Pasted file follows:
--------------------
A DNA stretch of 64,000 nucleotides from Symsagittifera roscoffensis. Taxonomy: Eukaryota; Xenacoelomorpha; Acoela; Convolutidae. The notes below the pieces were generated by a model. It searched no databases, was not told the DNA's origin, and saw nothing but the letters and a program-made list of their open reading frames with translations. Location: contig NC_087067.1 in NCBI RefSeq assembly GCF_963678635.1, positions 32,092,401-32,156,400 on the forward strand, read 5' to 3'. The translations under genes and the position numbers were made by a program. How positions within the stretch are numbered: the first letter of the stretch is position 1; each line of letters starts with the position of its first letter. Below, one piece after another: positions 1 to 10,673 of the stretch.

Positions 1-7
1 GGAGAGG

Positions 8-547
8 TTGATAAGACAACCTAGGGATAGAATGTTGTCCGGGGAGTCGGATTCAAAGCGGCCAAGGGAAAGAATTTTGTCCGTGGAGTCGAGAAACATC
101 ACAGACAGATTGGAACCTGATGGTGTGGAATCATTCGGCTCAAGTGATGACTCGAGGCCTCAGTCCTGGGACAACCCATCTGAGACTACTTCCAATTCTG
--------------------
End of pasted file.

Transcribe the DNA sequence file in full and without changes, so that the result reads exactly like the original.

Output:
A DNA stretch of 64,000 nucleotides from Symsagittifera roscoffensis. Taxonomy: Eukaryota; Xenacoelomorpha; Acoela; Convolutidae. The notes below the pieces were generated by a model. It searched no databases, was not told the DNA's origin, and saw nothing but the letters and a program-made list of their open reading frames with translations. Location: contig NC_087067.1 in NCBI RefSeq assembly GCF_963678635.1, positions 32,092,401-32,156,400 on the forward strand, read 5' to 3'. The translations under genes and the position numbers were made by a program. How positions within the stretch are numbered: the first letter of the stretch is position 1; each line of letters starts with the position of its first letter. Below, one piece after another: positions 1 to 10,673 of the stretch.

Positions 1-7
1 GGAGAGG

Positions 8-547
8 TTGATAAGACAACCTAGGGATAGAATGTTGTCCGGGGAGTCGGATTCAAAGCGGCCAAGGGAAAGAATTTTGTCCGTGGAGTCGAGAAACATC
101 ACAGACAGATTGGAACCTGATGGTGTGGAATCATTCGGCTCAAGTGATGACTCGAGGCCTCAGTCCTGGGACAACCCATCTGAGACTACTTCCAATTCTG